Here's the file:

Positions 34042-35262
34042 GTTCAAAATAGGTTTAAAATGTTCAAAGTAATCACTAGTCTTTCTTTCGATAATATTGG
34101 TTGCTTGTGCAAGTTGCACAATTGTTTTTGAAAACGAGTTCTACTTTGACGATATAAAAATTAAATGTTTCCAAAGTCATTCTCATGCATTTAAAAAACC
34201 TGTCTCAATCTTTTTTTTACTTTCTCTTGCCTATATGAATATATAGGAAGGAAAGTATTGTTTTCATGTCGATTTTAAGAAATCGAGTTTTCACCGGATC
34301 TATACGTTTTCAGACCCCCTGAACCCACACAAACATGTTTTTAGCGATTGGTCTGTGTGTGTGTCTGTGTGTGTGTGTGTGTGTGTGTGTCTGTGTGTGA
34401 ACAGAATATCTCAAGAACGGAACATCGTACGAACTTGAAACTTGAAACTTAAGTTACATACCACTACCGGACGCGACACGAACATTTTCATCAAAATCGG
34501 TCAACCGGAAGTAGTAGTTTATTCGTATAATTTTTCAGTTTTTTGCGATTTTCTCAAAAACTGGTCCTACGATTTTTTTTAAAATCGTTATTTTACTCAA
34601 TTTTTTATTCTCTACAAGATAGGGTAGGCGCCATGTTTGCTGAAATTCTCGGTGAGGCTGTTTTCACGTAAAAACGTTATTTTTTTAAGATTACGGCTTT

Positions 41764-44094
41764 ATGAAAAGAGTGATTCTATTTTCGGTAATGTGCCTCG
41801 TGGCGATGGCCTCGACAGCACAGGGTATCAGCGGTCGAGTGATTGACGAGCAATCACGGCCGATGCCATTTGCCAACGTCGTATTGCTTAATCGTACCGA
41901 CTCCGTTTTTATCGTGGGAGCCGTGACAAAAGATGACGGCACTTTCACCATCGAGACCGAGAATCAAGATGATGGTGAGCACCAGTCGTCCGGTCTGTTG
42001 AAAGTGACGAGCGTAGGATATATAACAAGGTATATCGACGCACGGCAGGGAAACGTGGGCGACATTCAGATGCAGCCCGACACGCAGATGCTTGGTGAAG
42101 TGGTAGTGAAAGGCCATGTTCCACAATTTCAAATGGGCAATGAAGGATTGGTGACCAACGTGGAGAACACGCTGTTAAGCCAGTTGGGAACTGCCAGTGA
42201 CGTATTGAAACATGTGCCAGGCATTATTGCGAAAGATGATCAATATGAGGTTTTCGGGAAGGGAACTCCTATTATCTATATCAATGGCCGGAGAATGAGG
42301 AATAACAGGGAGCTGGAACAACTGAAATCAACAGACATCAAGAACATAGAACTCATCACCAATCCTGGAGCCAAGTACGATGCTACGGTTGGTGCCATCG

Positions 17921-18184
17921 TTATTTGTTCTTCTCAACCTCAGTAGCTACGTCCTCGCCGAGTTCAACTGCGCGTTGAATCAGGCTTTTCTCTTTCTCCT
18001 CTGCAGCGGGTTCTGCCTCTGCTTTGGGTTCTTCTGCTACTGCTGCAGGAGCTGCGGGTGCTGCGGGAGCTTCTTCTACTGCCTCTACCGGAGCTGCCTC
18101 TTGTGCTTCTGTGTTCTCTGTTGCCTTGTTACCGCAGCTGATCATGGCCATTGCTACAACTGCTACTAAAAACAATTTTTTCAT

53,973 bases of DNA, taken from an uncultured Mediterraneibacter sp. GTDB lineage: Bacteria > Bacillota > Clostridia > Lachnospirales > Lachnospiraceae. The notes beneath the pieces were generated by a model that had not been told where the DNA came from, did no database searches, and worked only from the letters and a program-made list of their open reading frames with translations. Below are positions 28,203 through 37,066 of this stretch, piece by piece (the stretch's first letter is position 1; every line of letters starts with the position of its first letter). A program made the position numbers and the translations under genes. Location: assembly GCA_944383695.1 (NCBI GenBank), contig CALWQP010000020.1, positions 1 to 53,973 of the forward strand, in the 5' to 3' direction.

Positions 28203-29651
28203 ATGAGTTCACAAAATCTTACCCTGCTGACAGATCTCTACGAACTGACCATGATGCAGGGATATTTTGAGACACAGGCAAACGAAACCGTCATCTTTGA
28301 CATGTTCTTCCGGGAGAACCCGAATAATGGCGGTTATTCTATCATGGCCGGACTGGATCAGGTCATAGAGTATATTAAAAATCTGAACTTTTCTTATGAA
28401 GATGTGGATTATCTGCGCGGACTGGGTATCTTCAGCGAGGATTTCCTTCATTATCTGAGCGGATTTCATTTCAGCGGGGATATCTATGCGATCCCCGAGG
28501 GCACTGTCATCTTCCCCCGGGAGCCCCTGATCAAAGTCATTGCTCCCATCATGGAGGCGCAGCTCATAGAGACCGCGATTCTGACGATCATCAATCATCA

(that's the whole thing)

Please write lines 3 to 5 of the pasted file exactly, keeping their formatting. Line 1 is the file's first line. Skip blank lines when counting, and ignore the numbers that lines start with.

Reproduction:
34101 TTGCTTGTGCAAGTTGCACAATTGTTTTTGAAAACGAGTTCTACTTTGACGATATAAAAATTAAATGTTTCCAAAGTCATTCTCATGCATTTAAAAAACC
34201 TGTCTCAATCTTTTTTTTACTTTCTCTTGCCTATATGAATATATAGGAAGGAAAGTATTGTTTTCATGTCGATTTTAAGAAATCGAGTTTTCACCGGATC
34301 TATACGTTTTCAGACCCCCTGAACCCACACAAACATGTTTTTAGCGATTGGTCTGTGTGTGTGTCTGTGTGTGTGTGTGTGTGTGTGTGTCTGTGTGTGA